Decimator Docking Cradle

Starhammer vessels carry with them a flotilla of UF-2/C and UF-2/D “Decimator” fighter craft.  Launch and recovery procedures are frequently complicated by artificial gravity systems, so it’s a good thing the Starhammers were designed to accommodate their Decimators with docking cradles.

The Decimator is inarguably the most agile and powerful ship within its class in the UDF fleet.  However, for all of its flexibility, most pilots find it extremely difficult to attempt manual landing or launching maneuvers aboard the Starhammers. A number of factors make the prospect of an unassisted landing a bigger challenge to most pilots than dogfighting. For example, the transition from zero-g to artificial gravity can produce extreme buffeting, causing the fighter to shift unexpectedly during the final critical stages of landing.  The sheer power of the engines and lack of a landing brake system (the landing gear are pads, not wheels), required the development of a dedicated platform to perform launch and recovery handling.Decimator cradle overview

Enter the launch cradle.  Originally used as mobile storage platforms for the Decimators’ predecessors, the cradles are complete maintenance, launch and recovery platforms, providing complete umbilical and systems support throughout the Decimators’ operational cycle. Utilizing powerful magnetics and a dedicated field emitter array, the cradles ensure that the fighter is docked properly, and secures the fighter for all shipboard operations, from maintenance to transport to storage.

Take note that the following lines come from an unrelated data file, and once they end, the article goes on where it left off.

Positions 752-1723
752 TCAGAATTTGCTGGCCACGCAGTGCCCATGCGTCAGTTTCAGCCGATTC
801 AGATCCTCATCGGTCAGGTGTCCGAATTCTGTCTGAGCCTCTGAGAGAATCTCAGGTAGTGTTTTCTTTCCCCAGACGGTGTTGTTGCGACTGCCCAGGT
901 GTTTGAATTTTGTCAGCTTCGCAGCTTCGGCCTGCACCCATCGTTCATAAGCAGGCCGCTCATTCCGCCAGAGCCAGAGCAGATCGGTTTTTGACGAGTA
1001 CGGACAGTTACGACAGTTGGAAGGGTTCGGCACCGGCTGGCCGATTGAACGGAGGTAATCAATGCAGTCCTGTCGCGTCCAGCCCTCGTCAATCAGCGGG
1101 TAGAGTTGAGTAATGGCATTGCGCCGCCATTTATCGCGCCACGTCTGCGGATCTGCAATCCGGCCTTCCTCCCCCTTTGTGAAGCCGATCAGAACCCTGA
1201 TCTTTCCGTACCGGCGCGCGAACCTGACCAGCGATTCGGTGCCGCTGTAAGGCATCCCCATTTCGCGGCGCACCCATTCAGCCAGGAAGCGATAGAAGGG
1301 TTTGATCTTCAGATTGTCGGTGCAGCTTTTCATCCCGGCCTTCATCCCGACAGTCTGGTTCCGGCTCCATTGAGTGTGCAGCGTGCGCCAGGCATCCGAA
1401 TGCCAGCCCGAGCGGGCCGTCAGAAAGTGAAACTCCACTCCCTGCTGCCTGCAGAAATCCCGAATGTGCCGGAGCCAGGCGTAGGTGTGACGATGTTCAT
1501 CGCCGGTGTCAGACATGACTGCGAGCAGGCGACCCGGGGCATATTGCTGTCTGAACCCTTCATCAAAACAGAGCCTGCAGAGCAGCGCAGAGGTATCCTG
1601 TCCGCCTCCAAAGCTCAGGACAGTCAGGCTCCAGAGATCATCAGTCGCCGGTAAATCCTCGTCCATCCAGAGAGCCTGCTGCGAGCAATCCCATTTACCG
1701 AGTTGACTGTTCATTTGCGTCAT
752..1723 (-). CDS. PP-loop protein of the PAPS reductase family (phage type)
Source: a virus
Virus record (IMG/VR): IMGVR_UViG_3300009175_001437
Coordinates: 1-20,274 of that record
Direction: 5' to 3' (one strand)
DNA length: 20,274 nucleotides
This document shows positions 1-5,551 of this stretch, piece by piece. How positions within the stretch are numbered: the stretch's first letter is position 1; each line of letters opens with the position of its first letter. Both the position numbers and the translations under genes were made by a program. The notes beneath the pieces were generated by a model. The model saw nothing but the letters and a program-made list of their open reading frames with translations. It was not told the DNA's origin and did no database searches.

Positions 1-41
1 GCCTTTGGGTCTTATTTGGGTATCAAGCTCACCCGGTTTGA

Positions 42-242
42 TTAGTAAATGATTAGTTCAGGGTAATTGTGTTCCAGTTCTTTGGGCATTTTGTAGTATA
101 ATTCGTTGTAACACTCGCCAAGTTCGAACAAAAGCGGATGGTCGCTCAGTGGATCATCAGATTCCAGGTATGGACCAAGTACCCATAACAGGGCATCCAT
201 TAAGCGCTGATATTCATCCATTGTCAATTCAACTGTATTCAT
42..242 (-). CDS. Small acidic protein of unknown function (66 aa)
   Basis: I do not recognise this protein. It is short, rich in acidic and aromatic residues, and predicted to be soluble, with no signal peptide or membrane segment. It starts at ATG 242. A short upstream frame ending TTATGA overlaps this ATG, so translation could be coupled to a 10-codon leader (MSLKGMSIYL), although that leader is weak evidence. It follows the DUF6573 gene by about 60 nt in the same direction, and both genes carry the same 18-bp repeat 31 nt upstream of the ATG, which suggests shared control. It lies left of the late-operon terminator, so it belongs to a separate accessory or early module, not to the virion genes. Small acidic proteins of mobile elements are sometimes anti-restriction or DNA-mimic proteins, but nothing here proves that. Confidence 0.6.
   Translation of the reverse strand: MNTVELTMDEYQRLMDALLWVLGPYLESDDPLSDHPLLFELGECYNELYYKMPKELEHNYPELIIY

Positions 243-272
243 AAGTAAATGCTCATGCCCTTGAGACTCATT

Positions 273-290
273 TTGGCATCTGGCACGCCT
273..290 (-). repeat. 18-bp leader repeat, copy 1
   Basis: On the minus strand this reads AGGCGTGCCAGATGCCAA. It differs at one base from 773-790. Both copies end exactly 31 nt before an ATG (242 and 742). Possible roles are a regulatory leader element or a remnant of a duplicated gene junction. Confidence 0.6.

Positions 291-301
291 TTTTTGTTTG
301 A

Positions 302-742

A typical cradle launch procedure proceeds as follows:

  • Launch Call – The loaded cradle is moved to and locked in position before its assigned launch tube.  Power for onboard initialization and diagnostics is provided via external connections located within the cradle’s mounting pad surfaces.  Preflight systems updates and low level diagnostics are performed at this stage.
  • Engine Start – Engines are started, one at a time, port side first, (power generators are located here).  To extend the service life of the vessel\’s power cells, the required initial starting current is provided through the umbilical connections.  After both engines have started and settled into a stable idling state, power is switched to the ship’s onboard generator and life support systems brought online.
  • Pre-Launch Release – The Decimator’s repulsor system is then verified and activated.  Once the repulsors have  stabilized, the ship is quickly scanned for any potential structural problems, the cradle’s field array initialized and powered, and the hard locking clamps released.  The Decimator is allowed to hover above the cradle, the holding fields generated by the cradle keeping the ship on-station.A Decimator in its cradle, prepped for storage
  • Pre-Launch Evacuation – The tube’s atmospheric field activates, isolating the tube entrance and the launch area from the rest of the bay.  The launch tube is opened to space, outer door first.  The inner door facing into the launch area opens slowly to avoid rapid-decompression stresses on the Decimator’s frame.
  • Booster Spoolup – The Decimator’s engine boosters are activated, providing maximum forward acceleration at the time of launch release.  A small amount of air is injected into the launch area, which carries toxic boost exhaust emissions with it as it travels out through the open launch tube.
  • Launch – The Decimator’s alignment to the launch tube is checked, and the holding field adapted as needed to make any necessary final positioning adjustments.  The field is then dropped, and the Decimator finally set loose.

The cradles give pilots and deck crew much more flexibility and freedom in the placement of the fighters, which is of utmost importance during times of heightened battle-readiness.

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